I don’t think it worked out particularly well.    Despite my Maitri training and extensive sitting and retreats, I did not succeed in my eventual role as a Dharma Study Group coordinator.   I got in trouble often with central command, and was possibly the first person evicted from Tail of the Tiger.    Rinpoche reassured me privately and ultimately smoothed the way for my return, but I remained frequently at odds with certain key individuals.   That friction eventually cost me contact with the organisation and hence with him, my precious root lama.   He could not communicate with me again until a few weeks before his death, when I got the message and came to see him one last time.  It was a very moving reunion… I think also for him, as he exclaimed about my presence several times.

That final reassurance of our connection got me through some tough years which lay ahead, until I finally had the very good fortune… with the help of both Tai Situ Rinpoche and Lama Norhla, as well as Khenpo Gyaltshen Rinpoche… to locate a safe and supportive path for my continued (and somewhat more diligent) study.   In the brother Kagyu lineage of the Drikung I found multiple opportunities to both appreciate how much I squandered my good opportunities to learn from Trungpa Rinpoche, and also how to remedy my negligence.   Trungpa Rinpoche did not desert me ever, and he is still my root lama.

Khenchen Gyaltshen Rinpoche, although he has cause to upbraid me from time to time, has been my strong and conscientious guide – a beautiful and dedicated teacher of the path… selfless, ethical and compassionate.  His tireless dedication to all the men, women and children in his charge is amazing and yet is matched by his unending scholarship and translation work.

I dedicate whatever benefit that might come from this blog and its ranshackle ramblings to the benefit of all beings, and to the lineages which have held me as a child in their care… through Chogyam Trungpa Rinpoche the Karma Kagyu and Nyingma lineages, and through Khenchen Könchog Gyaltshen Rinpoche the Drikung Kagyu lineage.   May what I say here in no way detract from their efforts on my behalf, and spill out their wishes for all beings to be effortlessly and unconditionally happy.

I also deeply thank His Holiness the Drikung Kyabgon Chetsang Rinpoche and His Eminence Tai Situ Rinpoche for their confidence in me, and to His Holiness the Dalai Lama for his exquisite insight as a teacher.   Other teachers, too numerous to immediately mention but whose excellence will hopefully shine from these pages, have also left their compassionate mark within my heart and mind.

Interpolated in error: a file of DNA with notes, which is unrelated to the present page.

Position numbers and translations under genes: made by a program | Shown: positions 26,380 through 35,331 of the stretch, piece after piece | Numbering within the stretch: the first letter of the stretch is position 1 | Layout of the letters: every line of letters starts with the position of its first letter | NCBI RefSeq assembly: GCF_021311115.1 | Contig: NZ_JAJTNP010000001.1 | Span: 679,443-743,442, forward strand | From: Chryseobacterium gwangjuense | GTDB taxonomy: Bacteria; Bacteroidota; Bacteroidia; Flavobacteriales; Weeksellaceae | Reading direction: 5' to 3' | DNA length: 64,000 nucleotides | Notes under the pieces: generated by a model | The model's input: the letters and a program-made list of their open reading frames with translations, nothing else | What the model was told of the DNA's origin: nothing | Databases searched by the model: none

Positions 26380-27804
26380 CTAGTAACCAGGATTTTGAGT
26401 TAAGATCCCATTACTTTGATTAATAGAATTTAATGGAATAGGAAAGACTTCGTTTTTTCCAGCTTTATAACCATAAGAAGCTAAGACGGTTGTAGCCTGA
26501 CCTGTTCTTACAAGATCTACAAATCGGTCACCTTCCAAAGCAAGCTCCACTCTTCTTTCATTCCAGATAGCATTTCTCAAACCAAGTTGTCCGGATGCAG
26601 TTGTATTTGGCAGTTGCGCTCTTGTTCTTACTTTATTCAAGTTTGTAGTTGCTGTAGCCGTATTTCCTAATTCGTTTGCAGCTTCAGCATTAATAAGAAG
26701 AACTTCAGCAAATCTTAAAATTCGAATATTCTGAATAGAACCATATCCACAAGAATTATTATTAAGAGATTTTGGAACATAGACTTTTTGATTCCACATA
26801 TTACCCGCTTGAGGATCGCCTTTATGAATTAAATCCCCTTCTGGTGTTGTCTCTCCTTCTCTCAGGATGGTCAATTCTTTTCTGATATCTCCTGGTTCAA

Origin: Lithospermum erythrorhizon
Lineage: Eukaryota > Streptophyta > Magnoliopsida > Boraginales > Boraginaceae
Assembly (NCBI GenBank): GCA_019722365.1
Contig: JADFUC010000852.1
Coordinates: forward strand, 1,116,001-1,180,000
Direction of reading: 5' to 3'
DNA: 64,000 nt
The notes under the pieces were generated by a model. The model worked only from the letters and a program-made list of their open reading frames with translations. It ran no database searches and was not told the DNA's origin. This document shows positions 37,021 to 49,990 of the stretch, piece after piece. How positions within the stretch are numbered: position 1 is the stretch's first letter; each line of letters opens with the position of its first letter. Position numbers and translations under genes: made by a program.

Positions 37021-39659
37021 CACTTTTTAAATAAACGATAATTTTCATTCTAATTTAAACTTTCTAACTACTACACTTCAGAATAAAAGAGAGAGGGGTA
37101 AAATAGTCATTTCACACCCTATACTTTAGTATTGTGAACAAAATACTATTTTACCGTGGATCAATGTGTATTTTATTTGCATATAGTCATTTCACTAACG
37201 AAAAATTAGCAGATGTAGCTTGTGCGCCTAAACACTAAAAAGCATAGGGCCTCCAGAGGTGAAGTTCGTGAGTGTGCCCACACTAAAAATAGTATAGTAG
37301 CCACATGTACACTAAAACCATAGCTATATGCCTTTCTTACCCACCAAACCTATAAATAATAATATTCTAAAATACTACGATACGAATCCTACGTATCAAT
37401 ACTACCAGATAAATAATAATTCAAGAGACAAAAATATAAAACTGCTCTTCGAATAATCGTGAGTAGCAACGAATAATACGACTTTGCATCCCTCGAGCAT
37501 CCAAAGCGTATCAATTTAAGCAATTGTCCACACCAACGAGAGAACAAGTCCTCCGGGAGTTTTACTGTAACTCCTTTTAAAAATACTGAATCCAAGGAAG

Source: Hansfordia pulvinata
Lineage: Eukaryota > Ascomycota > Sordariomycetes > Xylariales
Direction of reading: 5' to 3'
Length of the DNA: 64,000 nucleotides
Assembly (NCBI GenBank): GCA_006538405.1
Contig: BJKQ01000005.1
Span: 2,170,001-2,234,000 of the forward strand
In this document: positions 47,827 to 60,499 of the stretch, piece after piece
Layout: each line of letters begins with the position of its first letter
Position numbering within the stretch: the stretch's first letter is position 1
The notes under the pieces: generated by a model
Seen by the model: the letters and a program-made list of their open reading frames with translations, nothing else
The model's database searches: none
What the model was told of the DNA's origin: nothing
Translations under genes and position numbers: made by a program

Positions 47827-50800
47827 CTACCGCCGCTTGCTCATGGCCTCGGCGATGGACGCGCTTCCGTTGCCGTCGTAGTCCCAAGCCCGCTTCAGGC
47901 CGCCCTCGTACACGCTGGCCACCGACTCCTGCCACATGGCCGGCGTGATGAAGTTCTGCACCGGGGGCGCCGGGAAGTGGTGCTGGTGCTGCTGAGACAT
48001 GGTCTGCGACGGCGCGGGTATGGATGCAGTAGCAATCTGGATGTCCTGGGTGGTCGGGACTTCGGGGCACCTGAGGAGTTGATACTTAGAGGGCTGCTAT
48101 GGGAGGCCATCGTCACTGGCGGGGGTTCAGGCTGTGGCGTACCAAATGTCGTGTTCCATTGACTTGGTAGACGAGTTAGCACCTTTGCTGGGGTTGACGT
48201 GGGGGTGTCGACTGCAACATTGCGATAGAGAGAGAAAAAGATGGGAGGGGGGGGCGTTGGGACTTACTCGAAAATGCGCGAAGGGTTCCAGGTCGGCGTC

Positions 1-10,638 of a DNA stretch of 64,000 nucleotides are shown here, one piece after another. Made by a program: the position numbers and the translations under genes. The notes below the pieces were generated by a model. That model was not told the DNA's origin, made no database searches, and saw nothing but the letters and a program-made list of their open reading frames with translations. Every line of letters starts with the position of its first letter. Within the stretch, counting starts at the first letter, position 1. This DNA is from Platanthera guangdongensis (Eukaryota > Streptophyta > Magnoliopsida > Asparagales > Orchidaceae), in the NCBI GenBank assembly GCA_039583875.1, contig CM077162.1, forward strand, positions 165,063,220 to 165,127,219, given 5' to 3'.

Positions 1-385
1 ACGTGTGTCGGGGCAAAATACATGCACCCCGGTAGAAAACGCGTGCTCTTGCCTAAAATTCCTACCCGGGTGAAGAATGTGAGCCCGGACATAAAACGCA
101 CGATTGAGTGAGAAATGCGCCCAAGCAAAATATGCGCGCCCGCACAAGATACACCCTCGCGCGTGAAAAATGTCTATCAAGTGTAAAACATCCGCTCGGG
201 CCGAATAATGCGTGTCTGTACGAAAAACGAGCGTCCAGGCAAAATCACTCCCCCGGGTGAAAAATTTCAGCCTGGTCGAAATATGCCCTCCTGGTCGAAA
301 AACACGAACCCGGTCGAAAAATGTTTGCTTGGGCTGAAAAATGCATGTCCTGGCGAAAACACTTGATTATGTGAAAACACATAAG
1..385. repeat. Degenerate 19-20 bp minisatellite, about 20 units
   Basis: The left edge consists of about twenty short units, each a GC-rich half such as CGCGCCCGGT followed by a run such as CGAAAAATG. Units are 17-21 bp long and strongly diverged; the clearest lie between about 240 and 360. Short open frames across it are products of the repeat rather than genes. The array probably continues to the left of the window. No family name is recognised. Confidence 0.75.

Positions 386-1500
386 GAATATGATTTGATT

May all this become available and useful somehow to others as I try to still wrap my head and life around it all.

It was a superb irony that I was given the name Jigme Tonpa when I took Refuge Vows with Trungpa Rinpoche, but I’ve since learned that such ironies are often an element playfully incorporated during the choosing of dharma names.

Jigme Tonpa loosely means “unstoppable teacher” (Jigme being likened somewhat to a juggernaut – the present Dalai Lama’s huge 6’4″ former bodyguard… who can be seen trotting next to his palaquin at Lhasa in old photos and films from before 1959… was a Jigme both literally and by name).   I liked the name without really knowing what it meant, and certainly without grasping the irony.   I took my Bodhisattva Vows with Trungpa Rinpoche in the deepest sort of funk – both committed almost to the death but at the same time extraordinarily aware of every one of my own weaknesses.   I had no self-love whatever.   When Rinpoche invited me to Seminary in 1973 I ultimately refused, and again refused his invitation in 1974 and chose instead a solitary retreat.

I was anything but un-stoppable.

Many years later, when I was to take Refuge Vows with Khenpo Gyaltshen Rinpoche, he very oddly gave me the same dharma name again.  Perhaps it to chide me, or to egg me on, or simply to remind me that… no matter what…  the work for me awaits whether I feel I’m ready to do it or not.  Regardless  I am indeed honoured to know that Jigme was the most wonderful of teachers to Jamgon Kongtrul, himself the deeply-loved root lama for my root lama Trungpa Rinpoche.  So I feel Rinpoche  also conferred upon me an obligation to be mindful of both the lineage and of the character of his own dedicated teachers.

Michael Cerulli Billingsley – Ngakpa K. Jigme Tonpa

Imbolc 2009